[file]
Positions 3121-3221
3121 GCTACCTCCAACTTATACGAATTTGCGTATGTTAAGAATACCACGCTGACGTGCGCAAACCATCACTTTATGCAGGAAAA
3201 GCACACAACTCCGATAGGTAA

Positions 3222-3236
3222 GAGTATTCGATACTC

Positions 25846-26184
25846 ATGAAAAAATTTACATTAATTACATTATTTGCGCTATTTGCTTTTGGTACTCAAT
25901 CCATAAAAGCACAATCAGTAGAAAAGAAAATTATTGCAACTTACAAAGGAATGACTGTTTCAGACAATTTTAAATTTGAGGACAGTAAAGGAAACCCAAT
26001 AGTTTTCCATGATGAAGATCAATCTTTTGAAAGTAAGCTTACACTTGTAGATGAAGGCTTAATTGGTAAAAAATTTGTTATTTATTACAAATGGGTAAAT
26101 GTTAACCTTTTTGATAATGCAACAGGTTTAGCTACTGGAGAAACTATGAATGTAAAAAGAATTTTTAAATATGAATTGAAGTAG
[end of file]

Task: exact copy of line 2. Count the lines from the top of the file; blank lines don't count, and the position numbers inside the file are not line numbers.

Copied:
3121 GCTACCTCCAACTTATACGAATTTGCGTATGTTAAGAATACCACGCTGACGTGCGCAAACCATCACTTTATGCAGGAAAA